An Australian team found that antibodies created by infection are not effective against COVID variants like Delta and Alpha – suggesting that vaccination gives stronger protection
The team looked at the natural immune response, to understand if those antibodies generated could fight the newer variants of COVID-19.
When it comes to vaccine hesitancy, a lot of people say that they were infected and they are therefore protected by their own antibodies. But is this true? How can we tell?
A team of scientists, testing this idea, analysed the serum of 233 individuals diagnosed with COVID-19 over 7 months.
The study was conducted via a partnership between the University of Sydney, Kids Research, Sydney Children’s Hospitals Network, the Kirby Institute at UNSW Sydney, Australian Red Cross Lifeblood, and St Vincent’s Hospital and NSW Health Pathology.
Study found antibodies had reduced effectiveness
They discovered that the level of immunity over time is dependent on disease severity and the viral variant.
The team showed that antibodies developed during the first wave had reduced effectiveness against six variants, from those observed in the second wave in Australia through to three variants of concern – the ones found in the UK, Brazil and South Africa.
In other words, a natural immune response after the first wave in Australia was not great at handling the globally emerging variants in a second or third wave.
While antibodies are sustained for up to seven months after infection, there is no way to predict if those antibodies will work well enough for that long. The team found that the immune response stayed stable in some people, but in others it decreased.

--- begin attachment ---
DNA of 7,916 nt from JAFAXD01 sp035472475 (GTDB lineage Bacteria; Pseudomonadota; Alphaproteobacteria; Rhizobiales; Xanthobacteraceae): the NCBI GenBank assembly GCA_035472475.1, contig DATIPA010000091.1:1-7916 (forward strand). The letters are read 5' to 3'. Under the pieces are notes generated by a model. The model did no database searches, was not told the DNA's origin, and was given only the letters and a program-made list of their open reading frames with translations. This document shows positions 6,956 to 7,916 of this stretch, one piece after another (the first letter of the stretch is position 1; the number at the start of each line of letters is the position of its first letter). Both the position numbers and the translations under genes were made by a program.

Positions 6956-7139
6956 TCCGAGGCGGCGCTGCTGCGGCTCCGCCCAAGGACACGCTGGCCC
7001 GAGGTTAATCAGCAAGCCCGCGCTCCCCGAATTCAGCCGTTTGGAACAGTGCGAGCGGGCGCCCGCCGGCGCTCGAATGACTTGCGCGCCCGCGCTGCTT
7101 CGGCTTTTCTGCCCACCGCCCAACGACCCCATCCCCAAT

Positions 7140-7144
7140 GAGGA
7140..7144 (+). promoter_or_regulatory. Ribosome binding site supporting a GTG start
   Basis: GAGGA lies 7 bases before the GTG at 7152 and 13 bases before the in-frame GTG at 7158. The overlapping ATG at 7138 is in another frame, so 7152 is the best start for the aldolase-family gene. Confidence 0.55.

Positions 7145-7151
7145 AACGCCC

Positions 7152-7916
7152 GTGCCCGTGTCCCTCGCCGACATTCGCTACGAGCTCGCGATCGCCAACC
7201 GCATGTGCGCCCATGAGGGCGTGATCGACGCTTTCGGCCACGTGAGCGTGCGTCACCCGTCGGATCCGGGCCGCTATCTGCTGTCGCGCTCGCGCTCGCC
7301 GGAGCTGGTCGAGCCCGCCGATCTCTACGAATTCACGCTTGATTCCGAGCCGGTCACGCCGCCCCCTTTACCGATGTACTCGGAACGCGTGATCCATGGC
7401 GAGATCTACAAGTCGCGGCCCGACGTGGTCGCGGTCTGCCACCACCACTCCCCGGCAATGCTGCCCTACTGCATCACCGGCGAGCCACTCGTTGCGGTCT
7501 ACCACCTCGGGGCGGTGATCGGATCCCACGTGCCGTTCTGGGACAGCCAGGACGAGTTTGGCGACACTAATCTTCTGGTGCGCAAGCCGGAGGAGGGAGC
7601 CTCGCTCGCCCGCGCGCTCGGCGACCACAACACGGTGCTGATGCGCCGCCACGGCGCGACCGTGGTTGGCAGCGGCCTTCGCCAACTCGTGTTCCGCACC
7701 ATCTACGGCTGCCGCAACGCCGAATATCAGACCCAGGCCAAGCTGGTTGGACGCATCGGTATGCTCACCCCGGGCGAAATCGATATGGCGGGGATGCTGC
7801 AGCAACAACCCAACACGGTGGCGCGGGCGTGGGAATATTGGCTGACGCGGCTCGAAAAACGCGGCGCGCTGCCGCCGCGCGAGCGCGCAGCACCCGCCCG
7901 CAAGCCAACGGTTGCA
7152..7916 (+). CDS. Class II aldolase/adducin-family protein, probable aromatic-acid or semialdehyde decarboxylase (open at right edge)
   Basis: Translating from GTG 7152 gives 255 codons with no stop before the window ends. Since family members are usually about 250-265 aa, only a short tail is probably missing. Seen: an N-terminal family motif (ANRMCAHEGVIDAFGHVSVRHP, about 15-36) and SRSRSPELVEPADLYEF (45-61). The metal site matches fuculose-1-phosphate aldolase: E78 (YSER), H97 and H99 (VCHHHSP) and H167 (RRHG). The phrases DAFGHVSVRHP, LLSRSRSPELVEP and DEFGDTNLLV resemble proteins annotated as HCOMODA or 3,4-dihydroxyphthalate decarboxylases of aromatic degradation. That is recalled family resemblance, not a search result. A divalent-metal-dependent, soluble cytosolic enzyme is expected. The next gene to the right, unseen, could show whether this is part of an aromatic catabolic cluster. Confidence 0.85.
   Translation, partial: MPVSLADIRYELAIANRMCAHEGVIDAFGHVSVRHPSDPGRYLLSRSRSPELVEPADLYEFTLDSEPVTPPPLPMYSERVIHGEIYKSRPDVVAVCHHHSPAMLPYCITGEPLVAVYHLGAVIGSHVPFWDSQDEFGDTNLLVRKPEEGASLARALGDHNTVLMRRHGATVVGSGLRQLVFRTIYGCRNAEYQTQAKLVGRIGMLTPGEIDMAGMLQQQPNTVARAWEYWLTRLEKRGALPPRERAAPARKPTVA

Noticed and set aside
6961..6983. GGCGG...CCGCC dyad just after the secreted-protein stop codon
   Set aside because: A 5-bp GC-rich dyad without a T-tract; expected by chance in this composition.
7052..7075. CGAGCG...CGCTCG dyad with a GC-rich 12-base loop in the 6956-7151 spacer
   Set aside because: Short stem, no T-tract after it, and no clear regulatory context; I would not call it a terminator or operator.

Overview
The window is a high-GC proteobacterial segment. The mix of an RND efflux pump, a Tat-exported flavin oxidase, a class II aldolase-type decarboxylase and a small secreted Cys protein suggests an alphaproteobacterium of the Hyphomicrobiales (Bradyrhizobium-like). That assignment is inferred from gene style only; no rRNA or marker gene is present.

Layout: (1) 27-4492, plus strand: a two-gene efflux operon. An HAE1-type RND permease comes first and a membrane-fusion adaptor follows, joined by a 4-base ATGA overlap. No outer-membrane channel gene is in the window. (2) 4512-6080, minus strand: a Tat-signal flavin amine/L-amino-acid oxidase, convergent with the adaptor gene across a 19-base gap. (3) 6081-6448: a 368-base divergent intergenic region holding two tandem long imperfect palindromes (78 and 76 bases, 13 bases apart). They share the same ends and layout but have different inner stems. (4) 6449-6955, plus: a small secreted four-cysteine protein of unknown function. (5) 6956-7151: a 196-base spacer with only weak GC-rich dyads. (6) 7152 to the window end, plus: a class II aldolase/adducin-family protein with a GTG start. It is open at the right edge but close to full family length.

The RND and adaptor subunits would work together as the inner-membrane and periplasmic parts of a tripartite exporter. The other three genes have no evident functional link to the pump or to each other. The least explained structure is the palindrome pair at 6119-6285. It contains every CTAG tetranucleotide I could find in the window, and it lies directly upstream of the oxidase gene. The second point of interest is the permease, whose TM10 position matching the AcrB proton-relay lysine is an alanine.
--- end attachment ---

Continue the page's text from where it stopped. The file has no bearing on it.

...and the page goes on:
‘Continued vaccine development’ is essential, says Brilot
Co-senior author Associate Professor Fabienne Brilot of the University of Sydney and Kids Research, said: “We can learn a great deal from these people who were infected in the first wave in Australia as they were infected with the same variant that our current vaccines are based on.
“While the approved vaccines are showing good responses, our study highlights the importance of continued vaccine development, especially taking into account the differences in variants.”
‘Should not rely on natural immune response’ says Turville
Co-senior author Associate Professor Stuart Turville of the Kirby Institute said: “What this work has shown us is that current observations about vaccines show they offer a much broader protection against COVID-19 and its variants than the body’s natural immune response following infection, which is usually only protective against the variant of the virus that the person was infected with.
“We, therefore, should not rely on the body’s natural immune response to control this pandemic, but rather the broadly protective vaccines that are available.”